Karen Bradley: Northern Ireland public deserve to see Executive restored so its decisions build a healthcare system fit for the future
Ahead of the 70th anniversary of the NHS today, I visited the cancer unit at Belfast City Hospital to thank the staff for their hard work, dedication and exceptional care and treatment of the patients.
During a walk around to speak to the patients, I was moved by their praise and admiration for the nurses, doctors and other health professionals who work tirelessly to provide the best possible cancer care, and I left with a deep sense of pride and gratitude for the incredible NHS staff across Northern Ireland who work day in, day out, to change lives.
It brought home to me why the NHS remains one of the United Kingdom's most cherished national institutions and highlighted exactly why this government has made the NHS its top spending priority.
The Prime Minister recently pledged an additional £20.5 billion to the NHS by 2024, which means an extra £760 million a year by 2023/24 for Northern Ireland under the Barnett formula.
This is fantastic news for Northern Ireland, but of course it is not simply a question of additional funding.
It is about the important decisions that need to be taken on a daily basis to ensure this funding is effectively spent and that there's a long-term vision for healthcare in Northern Ireland.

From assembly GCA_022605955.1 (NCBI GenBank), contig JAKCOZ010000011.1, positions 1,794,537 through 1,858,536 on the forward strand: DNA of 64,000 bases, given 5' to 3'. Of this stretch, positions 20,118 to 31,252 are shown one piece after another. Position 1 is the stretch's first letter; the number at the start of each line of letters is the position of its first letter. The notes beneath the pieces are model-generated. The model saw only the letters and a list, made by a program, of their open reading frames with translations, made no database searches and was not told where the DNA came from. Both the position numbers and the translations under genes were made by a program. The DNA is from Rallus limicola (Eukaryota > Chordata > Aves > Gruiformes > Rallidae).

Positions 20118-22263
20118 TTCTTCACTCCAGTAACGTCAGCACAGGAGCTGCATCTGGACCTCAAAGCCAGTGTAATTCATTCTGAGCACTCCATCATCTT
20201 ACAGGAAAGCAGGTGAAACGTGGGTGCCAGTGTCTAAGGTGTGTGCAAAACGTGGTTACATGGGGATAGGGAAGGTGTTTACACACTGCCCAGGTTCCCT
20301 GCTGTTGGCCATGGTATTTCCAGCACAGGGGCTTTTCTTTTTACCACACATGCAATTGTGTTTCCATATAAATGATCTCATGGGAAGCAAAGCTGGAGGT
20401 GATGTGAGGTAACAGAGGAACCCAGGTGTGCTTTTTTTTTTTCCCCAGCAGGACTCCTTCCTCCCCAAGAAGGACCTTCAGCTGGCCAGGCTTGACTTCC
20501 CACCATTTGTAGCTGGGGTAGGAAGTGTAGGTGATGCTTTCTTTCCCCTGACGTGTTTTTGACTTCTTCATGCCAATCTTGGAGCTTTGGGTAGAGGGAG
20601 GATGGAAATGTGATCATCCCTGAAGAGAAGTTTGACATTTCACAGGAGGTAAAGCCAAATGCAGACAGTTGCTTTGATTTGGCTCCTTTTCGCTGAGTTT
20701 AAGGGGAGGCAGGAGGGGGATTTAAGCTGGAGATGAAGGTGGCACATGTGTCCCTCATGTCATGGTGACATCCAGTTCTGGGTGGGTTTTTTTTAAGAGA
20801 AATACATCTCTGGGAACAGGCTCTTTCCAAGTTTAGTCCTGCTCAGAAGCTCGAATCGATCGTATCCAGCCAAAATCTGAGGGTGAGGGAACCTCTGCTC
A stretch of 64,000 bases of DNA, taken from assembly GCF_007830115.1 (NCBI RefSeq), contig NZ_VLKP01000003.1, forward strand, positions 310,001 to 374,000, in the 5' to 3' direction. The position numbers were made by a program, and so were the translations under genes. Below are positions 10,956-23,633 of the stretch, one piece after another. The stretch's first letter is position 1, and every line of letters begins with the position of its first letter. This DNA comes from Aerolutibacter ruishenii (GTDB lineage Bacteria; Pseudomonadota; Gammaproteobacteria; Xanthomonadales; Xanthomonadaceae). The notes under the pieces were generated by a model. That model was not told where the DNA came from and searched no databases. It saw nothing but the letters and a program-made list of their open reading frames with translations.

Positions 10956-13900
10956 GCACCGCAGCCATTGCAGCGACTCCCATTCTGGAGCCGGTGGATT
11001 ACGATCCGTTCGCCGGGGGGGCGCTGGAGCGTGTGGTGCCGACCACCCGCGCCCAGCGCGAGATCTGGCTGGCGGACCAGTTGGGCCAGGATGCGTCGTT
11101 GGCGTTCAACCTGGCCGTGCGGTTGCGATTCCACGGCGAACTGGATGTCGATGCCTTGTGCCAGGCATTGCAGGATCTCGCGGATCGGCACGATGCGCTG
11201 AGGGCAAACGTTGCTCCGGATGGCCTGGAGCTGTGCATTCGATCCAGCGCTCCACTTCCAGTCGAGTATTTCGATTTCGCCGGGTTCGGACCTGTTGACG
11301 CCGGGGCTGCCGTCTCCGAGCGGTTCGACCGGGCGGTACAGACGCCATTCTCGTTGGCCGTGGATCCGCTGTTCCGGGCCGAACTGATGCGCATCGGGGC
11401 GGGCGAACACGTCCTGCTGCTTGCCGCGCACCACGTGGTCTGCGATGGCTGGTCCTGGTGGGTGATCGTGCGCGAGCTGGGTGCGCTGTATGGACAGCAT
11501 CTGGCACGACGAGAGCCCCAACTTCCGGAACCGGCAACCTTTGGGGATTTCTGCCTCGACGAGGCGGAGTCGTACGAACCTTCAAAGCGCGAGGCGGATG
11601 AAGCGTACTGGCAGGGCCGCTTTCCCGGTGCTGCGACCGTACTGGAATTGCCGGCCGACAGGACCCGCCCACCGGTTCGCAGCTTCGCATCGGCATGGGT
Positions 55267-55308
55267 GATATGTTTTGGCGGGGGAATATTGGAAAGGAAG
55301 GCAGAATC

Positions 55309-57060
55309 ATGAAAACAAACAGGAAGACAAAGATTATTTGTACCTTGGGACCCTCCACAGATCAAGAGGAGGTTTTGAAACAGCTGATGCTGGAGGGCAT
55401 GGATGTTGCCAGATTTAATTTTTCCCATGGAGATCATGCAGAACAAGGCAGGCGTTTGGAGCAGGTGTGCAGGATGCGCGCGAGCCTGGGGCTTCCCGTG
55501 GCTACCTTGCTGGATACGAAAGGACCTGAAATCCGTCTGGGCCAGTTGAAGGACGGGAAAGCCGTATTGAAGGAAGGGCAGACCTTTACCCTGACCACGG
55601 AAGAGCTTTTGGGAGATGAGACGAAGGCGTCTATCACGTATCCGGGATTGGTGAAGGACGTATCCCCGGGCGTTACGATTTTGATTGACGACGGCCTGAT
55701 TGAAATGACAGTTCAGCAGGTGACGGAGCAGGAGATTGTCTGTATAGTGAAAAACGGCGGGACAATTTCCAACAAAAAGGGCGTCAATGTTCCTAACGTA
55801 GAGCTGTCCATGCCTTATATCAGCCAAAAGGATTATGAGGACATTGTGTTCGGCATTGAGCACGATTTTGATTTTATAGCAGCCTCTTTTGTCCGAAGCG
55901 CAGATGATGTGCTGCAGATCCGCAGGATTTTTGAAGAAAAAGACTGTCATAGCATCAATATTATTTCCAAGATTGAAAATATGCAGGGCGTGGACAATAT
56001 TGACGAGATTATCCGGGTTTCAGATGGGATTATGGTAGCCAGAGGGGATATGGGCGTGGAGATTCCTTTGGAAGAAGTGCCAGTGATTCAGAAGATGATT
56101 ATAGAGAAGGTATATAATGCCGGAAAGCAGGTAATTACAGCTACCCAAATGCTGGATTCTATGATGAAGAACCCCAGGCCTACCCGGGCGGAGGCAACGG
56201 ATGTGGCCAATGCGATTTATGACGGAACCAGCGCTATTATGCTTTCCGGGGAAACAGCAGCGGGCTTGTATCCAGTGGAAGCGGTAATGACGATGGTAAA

There have been positive developments recently in Northern Ireland, such as the £8.8 million investment in GP care from the NI Department of Health, and £1.6m for emergency care at Daisy Hill Hospital in Newry.
But it is clear that what the public deserve and want to see is a restored Executive at the earliest possibility so that locally-elected representatives are making locally-based decisions to build a healthcare system fit for future generations.
Before the institutions were suspended at the beginning of last year, positive progress was being made and a 10-year plan was outlined by the Executive for healthcare in Northern Ireland. It is important that momentum is regained. Only then will the NI Department of Health and the Health and Social Care service be able to decide on the appropriate levels of funding for vital services, such as mental health, early detection and prevention programmes, cutting-edge research, and wider work with local communities to help people in Northern Ireland with their health and well-being.
This kind of genuine, lasting investment in healthcare will clearly be better supported with a fully functioning, local administration - another critical example of why the restoration of devolved government at Stormont remains my number one priority.
So as we reflect on the 70th anniversary of the NHS, let us remember what matters most to a strong society - stable public services which look after those most in need. My hope is that together with the 20th anniversary of the Belfast Agreement this year, these two events act as an important inspiration to us all as we focus on re-establishing a devolved government.
But above all, I want to say thank you to the doctors, nurses, allied health professionals, managers and everyone who keeps health and social care running in Northern Ireland.
I would like to take this opportunity to express my warmest and heartfelt gratitude to everyone who works in Northern Ireland's hospitals, surgeries and care homes.